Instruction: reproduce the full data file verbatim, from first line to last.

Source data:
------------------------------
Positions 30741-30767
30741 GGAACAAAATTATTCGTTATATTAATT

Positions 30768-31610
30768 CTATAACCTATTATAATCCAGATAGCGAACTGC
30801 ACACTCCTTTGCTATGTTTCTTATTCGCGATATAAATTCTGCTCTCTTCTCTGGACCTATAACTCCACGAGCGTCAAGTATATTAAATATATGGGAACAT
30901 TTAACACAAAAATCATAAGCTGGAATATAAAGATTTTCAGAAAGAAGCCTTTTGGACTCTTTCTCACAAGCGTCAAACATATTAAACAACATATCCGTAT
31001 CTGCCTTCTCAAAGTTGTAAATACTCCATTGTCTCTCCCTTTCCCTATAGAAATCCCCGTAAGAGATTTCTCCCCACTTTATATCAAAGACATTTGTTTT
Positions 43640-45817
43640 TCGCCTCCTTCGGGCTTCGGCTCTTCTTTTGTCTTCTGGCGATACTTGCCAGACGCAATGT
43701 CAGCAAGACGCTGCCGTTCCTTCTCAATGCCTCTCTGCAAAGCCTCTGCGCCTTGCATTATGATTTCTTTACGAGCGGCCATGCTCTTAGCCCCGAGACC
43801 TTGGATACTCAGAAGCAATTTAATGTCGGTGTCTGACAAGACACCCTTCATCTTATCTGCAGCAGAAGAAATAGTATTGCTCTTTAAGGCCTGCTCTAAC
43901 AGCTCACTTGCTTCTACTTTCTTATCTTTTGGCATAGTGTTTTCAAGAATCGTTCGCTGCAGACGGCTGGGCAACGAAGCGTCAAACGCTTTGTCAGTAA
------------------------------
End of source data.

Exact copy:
Positions 30741-30767
30741 GGAACAAAATTATTCGTTATATTAATT

Positions 30768-31610
30768 CTATAACCTATTATAATCCAGATAGCGAACTGC
30801 ACACTCCTTTGCTATGTTTCTTATTCGCGATATAAATTCTGCTCTCTTCTCTGGACCTATAACTCCACGAGCGTCAAGTATATTAAATATATGGGAACAT
30901 TTAACACAAAAATCATAAGCTGGAATATAAAGATTTTCAGAAAGAAGCCTTTTGGACTCTTTCTCACAAGCGTCAAACATATTAAACAACATATCCGTAT
31001 CTGCCTTCTCAAAGTTGTAAATACTCCATTGTCTCTCCCTTTCCCTATAGAAATCCCCGTAAGAGATTTCTCCCCACTTTATATCAAAGACATTTGTTTT
Positions 43640-45817
43640 TCGCCTCCTTCGGGCTTCGGCTCTTCTTTTGTCTTCTGGCGATACTTGCCAGACGCAATGT
43701 CAGCAAGACGCTGCCGTTCCTTCTCAATGCCTCTCTGCAAAGCCTCTGCGCCTTGCATTATGATTTCTTTACGAGCGGCCATGCTCTTAGCCCCGAGACC
43801 TTGGATACTCAGAAGCAATTTAATGTCGGTGTCTGACAAGACACCCTTCATCTTATCTGCAGCAGAAGAAATAGTATTGCTCTTTAAGGCCTGCTCTAAC
43901 AGCTCACTTGCTTCTACTTTCTTATCTTTTGGCATAGTGTTTTCAAGAATCGTTCGCTGCAGACGGCTGGGCAACGAAGCGTCAAACGCTTTGTCAGTAA